School pupils are being invited to capture ‘the power of the sea’ in a junior photography competition aimed at highlighting the awesome force and natural resource of the waters around Scotland.
Deputy First Minister Nicola Sturgeon launched the competition, being run under the auspices of the Saltire Prize for marine energy technology, as she announced that two tidal energy and two wave power developers are challenging for the main £10 million Prize.
Ms Sturgeon also announced plans for a Saltire Prize-sponsored doctorate to study how marine energy projects can be designed to maximise economic energy production while protecting the environment.
The photography competition aims to raise awareness of the natural environment and the potential of marine energy. Renowned Scots photographer David Eustace has agreed to judge the entries for the junior Saltire Prize photography competition.
The Deputy First Minister said:
“The Saltire Prize junior photography competition can inspire young people to focus on the aims of both this Year of Creative Scotland and 2013, the Year of Natural Scotland, and to capture the beauty and benefits that Scotland’s seas offer so many of our communities. I’m delighted that David has agreed to bring his professional eye to the judging and I look forward to seeing the entries from around Scotland.”
The Saltire Prize doctorate brings together expertise from two of Scotland’s university research pools, the Energy Technology Partnership (ETP) and the Marine Alliance for Science & Technology for Scotland (MASTS), with input from each four official competitors. The student will be supervised by Prof Ian Bryden at the University of Edinburgh, with co-supervision by Professor Jon Side from the Orkney Campus of Heriot-Watt University.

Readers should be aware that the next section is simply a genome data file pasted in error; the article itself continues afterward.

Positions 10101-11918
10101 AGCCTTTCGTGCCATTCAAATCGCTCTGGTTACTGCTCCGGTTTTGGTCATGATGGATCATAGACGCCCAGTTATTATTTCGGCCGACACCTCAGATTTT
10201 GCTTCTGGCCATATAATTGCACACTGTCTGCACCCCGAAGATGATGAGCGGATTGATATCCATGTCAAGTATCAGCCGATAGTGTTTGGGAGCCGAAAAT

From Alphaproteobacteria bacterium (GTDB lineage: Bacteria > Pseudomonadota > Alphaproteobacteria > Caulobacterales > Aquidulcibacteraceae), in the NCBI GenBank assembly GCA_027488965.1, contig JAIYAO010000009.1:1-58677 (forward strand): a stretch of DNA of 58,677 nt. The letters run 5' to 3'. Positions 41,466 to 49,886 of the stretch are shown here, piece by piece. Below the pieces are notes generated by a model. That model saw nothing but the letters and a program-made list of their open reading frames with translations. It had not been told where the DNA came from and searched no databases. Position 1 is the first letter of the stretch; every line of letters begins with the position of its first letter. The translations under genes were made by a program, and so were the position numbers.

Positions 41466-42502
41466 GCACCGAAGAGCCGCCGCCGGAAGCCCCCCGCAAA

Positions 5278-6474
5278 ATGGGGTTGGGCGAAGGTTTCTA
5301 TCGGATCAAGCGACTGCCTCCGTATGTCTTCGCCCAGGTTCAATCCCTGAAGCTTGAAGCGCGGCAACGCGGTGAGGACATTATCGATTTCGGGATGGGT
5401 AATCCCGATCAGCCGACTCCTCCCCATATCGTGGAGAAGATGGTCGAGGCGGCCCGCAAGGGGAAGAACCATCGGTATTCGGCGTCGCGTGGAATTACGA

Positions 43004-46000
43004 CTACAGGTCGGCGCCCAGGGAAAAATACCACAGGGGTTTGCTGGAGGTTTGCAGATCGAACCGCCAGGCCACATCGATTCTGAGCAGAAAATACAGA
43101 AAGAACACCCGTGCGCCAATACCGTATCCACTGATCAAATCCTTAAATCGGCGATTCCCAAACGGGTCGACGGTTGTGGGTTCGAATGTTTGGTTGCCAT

“Scotland’s universities and research base have been key to the success of offshore renewables. The Saltire Prize PhD will enhance this collaboration between industry and academia,” the Deputy First Minister added.
ETP chair Prof Sir Jim McDonald, co-chair of Scotland’s Energy Advisory Board and Principal of the University of Strathclyde, said:
“I’m delighted that the academic community in Scotland is able to support the prestigious Saltire Prize competition in this way. By bringing together world-leading industry and academic expertise while supporting the research leaders of tomorrow, Scotland is in an ideal position to manage the engineering and marine science challenges that are fundamental to the large-scale deployment of renewable energy technologies.”
The photography competition is open to school pupils across three age groups covering Primary, S1-3 and S4-6. The winning entry will receive photography equipment and professional lessons for them and their school. Entries will be shortlisted by picture editors of regional newspapers before the overall winner is selected by David Eustace.